Armstrong, Neil (1930 - 2012); was an American astronaut and aeronautical engineer and the first person to walk on the Moon. He was also a naval aviator, test pilot, and university professor.
A graduate of Purdue University, Armstrong studied aeronautical engineering. He became a midshipman in 1949 and a naval aviator the following year. He saw action in the Korean War, flying the Grumman F9F Panther from the aircraft carrier USS Essex. In September 1951, while making a low bombing run, Armstrong's aircraft was damaged when it collided with an anti-aircraft cable which cut off a large portion of one wing. Armstrong was forced to bail out. After the war, he completed his bachelor's degree at Purdue and became a test pilot at the National Advisory Committee for Aeronautics (NACA).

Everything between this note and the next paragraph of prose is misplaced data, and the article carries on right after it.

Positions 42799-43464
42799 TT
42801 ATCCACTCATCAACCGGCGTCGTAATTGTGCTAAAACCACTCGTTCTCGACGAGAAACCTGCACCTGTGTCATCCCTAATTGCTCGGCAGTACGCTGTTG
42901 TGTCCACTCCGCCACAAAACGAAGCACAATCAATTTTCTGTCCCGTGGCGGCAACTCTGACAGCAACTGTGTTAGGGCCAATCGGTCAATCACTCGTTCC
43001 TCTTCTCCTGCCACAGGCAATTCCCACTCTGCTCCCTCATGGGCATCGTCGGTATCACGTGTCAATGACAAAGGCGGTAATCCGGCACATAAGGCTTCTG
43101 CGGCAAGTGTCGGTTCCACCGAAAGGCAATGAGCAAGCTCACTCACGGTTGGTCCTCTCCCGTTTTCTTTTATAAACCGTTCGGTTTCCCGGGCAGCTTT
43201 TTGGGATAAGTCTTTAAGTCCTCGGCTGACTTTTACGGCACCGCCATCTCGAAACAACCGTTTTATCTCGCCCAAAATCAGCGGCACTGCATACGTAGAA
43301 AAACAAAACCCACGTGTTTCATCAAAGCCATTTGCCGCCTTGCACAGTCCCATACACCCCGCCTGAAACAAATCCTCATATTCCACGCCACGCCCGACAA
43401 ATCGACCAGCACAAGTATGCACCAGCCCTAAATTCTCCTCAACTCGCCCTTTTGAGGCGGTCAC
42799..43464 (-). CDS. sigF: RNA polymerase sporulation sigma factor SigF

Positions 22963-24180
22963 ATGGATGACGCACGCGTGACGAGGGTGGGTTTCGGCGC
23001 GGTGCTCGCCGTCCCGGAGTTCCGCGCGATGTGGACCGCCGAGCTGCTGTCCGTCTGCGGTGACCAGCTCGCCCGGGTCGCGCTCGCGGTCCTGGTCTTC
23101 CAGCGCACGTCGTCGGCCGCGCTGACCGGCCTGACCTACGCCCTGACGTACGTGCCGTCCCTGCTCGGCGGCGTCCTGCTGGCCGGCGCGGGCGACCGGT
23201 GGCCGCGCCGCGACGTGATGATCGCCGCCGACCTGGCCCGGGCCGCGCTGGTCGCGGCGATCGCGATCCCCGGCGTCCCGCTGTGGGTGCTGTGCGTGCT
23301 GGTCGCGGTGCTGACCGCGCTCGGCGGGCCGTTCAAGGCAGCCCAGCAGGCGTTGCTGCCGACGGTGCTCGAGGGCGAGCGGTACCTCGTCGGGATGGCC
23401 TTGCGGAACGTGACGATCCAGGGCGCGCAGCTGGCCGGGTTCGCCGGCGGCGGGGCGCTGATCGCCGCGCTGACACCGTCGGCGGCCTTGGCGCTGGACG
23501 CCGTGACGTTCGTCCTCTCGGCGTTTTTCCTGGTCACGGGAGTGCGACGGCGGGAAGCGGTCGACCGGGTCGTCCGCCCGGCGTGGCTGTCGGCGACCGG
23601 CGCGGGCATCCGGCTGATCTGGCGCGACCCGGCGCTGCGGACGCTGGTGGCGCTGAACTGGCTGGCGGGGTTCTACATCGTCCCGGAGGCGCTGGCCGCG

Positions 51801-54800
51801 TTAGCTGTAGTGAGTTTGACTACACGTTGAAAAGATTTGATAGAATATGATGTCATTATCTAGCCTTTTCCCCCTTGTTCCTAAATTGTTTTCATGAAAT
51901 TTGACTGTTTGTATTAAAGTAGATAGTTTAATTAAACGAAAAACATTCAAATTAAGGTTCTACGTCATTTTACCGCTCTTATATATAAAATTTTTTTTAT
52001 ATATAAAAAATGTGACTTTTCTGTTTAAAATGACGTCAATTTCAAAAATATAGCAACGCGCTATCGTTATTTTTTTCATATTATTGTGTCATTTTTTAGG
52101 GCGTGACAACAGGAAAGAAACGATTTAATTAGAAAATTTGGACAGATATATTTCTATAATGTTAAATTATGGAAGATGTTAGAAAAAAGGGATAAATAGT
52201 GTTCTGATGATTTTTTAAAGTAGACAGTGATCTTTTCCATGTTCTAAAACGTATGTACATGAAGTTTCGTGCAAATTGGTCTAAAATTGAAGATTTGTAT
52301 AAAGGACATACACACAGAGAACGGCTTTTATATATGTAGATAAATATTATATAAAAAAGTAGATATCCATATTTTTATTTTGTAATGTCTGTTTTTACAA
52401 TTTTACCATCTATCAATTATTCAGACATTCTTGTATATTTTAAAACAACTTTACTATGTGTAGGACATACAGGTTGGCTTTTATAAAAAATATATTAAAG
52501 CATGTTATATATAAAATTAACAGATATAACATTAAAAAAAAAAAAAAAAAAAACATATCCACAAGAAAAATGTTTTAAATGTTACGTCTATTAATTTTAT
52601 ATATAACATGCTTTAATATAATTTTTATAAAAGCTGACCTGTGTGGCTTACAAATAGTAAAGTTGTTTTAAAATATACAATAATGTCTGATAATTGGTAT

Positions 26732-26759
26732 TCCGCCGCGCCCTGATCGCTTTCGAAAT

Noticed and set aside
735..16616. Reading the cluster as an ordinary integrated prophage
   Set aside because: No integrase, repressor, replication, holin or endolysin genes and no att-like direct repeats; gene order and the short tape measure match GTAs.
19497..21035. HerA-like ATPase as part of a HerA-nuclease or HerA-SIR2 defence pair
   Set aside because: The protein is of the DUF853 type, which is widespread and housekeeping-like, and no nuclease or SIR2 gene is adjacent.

Armstrong joined the NASA Astronaut Corps in the second group, which was selected in 1962. He made his first spaceflight as command pilot of Gemini 8 in March 1966, becoming NASA's first civilian astronaut to fly in space. During this mission with pilot David Scott, he performed the first docking of two spacecraft; the mission was aborted after Armstrong used some of his re-entry control fuel to stabilize a dangerous roll caused by a stuck thruster. During training for Armstrong's second and last spaceflight as commander of Apollo 11, he had to eject from the Lunar Landing Research Vehicle moments before a crash.
On July 20, 1969, Armstrong and Apollo 11 Lunar Module (LM) pilot Buzz Aldrin became the first people to land on the Moon, and the next day they spent two and a half hours outside the spacecraft while Michael Collins remained in lunar orbit in the mission's command module (CM). When Armstrong stepped onto the lunar surface, he famously said: "That's one small step for [a] man, one giant leap for mankind." First Day Cover from Western Samoa signed in ink. $150.00